WASHINGTON -- Since January, when the effects of COVID-19 started to be felt in the United States, the Defense Department's priority has been to protect the more than 3 million service members, their families and all DOD civilians and contractors, while continuing the national security mission, said a top DOD official.
Ellen M. Lord, undersecretary of defense for acquisition and sustainment, briefed reporters at the Pentagon today about the Defense Department's response to the pandemic.
"We continue to honor the continued sacrifice and selfless service of our service members deployed around the country who are still supporting and protecting the American people," she said.
To date, the department placed more than $3 billion in contract obligations, spanning more than 18,000 actions to combat the impact of the COVID-19 pandemic.
The Defense Logistics Agency (DLA), in particular, is continuing to coordinate with the military services to understand requirements and priorities to protect the force, Lord noted. DLA has procured 5.9 million N95 respirator masks, 14.2 million nonmedical surgical masks, 118 million examination gloves, 2.7 million isolation and surgical gowns and 8,000 ventilators, and 13 million nonmedical cloth face coverings, she told reporters.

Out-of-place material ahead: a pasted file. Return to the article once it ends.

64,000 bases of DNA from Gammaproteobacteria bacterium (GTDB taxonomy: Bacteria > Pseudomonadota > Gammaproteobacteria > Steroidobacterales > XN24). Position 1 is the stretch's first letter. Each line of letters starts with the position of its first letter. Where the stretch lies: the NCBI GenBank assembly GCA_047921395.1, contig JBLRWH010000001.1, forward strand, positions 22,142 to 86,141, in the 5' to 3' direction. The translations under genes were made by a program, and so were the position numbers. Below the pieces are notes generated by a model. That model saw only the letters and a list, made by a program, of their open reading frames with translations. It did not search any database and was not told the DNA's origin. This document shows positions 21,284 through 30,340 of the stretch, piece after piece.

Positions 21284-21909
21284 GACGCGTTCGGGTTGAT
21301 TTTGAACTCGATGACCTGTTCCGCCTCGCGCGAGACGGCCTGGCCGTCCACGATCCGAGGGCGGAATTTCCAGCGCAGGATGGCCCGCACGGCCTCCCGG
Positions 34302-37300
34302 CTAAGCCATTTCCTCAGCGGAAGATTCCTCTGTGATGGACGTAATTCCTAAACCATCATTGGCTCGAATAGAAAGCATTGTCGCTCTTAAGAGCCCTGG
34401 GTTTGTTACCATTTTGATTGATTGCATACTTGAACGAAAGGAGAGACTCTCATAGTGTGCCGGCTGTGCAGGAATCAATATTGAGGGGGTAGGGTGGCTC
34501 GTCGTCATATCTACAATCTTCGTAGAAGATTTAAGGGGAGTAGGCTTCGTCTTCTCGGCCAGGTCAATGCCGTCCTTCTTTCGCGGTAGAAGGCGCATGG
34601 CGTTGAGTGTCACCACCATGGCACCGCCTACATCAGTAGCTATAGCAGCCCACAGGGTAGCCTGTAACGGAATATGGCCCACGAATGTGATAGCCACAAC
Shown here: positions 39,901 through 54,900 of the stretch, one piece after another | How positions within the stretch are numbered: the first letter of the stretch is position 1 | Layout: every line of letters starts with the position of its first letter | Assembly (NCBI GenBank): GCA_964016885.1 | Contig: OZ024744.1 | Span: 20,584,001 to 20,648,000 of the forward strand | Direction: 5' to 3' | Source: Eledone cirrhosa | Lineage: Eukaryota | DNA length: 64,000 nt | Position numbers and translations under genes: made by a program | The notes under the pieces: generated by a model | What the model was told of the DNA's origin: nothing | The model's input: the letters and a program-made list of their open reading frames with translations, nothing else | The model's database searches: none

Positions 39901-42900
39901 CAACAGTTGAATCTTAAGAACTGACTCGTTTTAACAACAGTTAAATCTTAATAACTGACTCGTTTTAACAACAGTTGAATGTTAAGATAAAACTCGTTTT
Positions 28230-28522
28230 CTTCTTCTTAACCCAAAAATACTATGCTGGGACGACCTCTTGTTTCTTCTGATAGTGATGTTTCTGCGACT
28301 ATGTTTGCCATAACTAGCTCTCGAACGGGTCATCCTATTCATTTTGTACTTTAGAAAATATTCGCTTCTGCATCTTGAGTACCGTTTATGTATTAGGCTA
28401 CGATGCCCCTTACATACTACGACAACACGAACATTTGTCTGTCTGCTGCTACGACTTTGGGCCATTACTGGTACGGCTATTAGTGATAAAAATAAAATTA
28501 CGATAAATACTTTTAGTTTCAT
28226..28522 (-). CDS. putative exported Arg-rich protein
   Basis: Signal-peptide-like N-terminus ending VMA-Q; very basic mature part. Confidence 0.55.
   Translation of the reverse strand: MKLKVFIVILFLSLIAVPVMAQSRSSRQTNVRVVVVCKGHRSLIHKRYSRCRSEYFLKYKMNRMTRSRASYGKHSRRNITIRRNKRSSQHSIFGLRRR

Also, DOD is partnering with the Federal Emergency Management Agency and the Department of Health and Human Services, providing almost $800 million in lifesaving supplies and equipment to service members and federal agencies.
Additionally, the department is carefully monitoring the pandemic's impact on the defense industrial base, Lord noted, adding that the monitoring agencies are the Defense Contracting Management Agency and DLA.
Out of 10,509 companies DCMA tracks, only two are currently closed and 267 companies which had been closed are now reopened, she said, and out of 11,413 companies DLA tracks, 31 are closed, with 661 having closed and reopened.
Lord said that COVID-19 has caused a slowdown of all programs in the defense industrial base. "We have seen inefficiencies across most programs," she said. "COVID-19 is shutting down defense manufacturing facilities and production lines, disrupting supply chains and distressing the financial stability of the companies DOD relies on to protect the nation."
Last week DOD completed its 14th aeromedical evacuation mission, safely transporting COVID-19-positive patients from forward-deployed locations to a higher level of care in Europe and the United States, Lord said. These missions moved 78 people in all, including service members, family members, DOD civilians and contractors.
"We are fully committed to the safety of our aircrew, medical support staff and patients during these missions," Lord added.
The Defense Threat Reduction Agency and the Joint Rapid Acquisition Cell — who partner with the Joint Staff, U.S. Transportation Command and the Air Force — make these missions possible, she said.